• pstrauss

    Understood, Ryan. We have implemented the recommended fixes to the autoresponse email triggers. I was unclear on one thing - do we also have to remove the two fields in question from trigger messages sent by our agents when they update the status of a ticket as well?

    0
  • Ryan W
    Zendesk team member

    Jim Stalder -- That sounds right on the money to me, and I'll pass on your feedback to the appropriate places -- Thanks for providing those links!

     

    pstrauss -- You should only need to remove from triggers which sends the notification to end-users that has the ticket is created condition within it (i.e. Notify Requester of Received Request). We've done this in our own account, so feel free to write into Support [at] zendesk.com for an example.

      --

    Ticket update triggers (I.e. Notify Requester of comment update) are completely fine to keep and should remain unaffected. It's important that you keep those there to ensure your end users are receiving your response.

    Hopefully that helps!

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  • Scott

    First off: ZENDESK NEEDS TO FIX THIS. PERIOD.

    It's irresponsible at best to have such an easy exploit open in every customer account by default. It's utterly absurd that customers can't kill off the "Web Service" channel with a simple setting. 

    Get your act together.

     

    Now, we need to get things working right. So, here's how I've mitigated this attack using the techniques others have discussed in prior posts. It takes two triggers to do it. (One new trigger and an edit to your automated response trigger.)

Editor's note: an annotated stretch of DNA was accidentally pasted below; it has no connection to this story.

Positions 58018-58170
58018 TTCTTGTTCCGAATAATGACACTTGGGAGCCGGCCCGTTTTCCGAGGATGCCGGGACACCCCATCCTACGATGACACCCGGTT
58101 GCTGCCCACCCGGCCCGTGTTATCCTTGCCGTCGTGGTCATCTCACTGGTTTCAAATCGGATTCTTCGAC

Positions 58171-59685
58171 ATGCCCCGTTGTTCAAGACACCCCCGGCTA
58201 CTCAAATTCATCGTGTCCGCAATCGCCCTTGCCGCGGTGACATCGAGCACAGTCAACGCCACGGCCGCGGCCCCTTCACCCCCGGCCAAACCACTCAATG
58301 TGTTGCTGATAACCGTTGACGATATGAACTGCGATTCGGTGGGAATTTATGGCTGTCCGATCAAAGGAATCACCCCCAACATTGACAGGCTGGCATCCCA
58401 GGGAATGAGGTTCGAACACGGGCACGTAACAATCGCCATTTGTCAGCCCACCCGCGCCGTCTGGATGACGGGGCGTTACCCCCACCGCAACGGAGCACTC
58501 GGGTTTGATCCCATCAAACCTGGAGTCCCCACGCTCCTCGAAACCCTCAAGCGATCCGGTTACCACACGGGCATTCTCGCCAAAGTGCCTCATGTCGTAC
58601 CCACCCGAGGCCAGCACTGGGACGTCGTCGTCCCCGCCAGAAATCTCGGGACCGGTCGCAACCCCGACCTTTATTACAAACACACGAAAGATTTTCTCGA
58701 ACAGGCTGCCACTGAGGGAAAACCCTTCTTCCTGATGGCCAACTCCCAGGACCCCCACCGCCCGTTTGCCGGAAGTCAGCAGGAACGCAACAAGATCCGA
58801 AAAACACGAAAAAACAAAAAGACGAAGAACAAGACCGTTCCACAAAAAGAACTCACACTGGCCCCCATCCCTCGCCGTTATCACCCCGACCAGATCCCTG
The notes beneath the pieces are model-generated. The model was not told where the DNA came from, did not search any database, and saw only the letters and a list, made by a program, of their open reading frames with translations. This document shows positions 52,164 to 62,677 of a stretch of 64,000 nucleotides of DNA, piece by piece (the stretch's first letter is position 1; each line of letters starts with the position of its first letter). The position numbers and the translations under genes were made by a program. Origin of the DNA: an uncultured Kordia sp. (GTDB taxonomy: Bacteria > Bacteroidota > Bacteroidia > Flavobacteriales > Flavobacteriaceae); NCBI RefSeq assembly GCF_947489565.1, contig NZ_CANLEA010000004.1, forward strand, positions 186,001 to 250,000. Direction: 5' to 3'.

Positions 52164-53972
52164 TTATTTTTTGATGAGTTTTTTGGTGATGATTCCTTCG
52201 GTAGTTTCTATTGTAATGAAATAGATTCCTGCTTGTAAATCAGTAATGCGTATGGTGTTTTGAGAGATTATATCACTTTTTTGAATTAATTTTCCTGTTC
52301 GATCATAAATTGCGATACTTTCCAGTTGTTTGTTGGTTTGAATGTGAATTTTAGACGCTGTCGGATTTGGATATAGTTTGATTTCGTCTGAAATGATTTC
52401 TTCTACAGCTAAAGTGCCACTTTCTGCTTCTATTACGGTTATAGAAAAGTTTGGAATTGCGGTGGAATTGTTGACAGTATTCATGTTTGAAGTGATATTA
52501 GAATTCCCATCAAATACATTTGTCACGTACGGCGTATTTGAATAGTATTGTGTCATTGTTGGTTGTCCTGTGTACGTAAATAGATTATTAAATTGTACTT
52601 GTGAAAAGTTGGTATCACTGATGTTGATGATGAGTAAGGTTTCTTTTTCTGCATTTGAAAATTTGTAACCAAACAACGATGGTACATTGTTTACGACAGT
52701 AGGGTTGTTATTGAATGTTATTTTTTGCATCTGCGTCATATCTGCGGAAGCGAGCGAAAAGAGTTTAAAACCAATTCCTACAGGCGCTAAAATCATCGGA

This will work for you if you aren't using any of their Web Service stuff for tickets. 

    First Trigger:

    The first trigger I set up snags anything created via their "Web Services (API). This is a new trigger created in Zendesk as follows:

     

    This does 2 things:

    1. Marks the ticket "Solved" (I might change this to "Closed" after I'm 100% comfortable with it working as designed.)

    2. Applies a "tag" for these spammy tickets  (I used a tag I called "Instagram spam" since most of these spams seem to mention Instagram for whatever stupid reason. You can use whatever you like.)

     

    IMPORTANT NOTE: You'll want this to process first, so be sure to move this trigger to the FIRST position in your triggers so that it's the first thing Zendesk processes on all new tickets.

     

    Move a trigger to the first position by clicking the three-dot icon on the right-hand side and selecting "Move to first position".

     

    Second Trigger

    Next, you're going to need to stop Zendesk from emailing a notice to the spammer's target. That's their whole motive, so we want to make sure these spam tickets don't get that benefit!

    Do so by filtering on the new tag we just applied to the bad ticket:

     

    This has the impact of stopping Zendesk from sending the "Notify requester" email for tickets that come via the spammy channel (Web Services).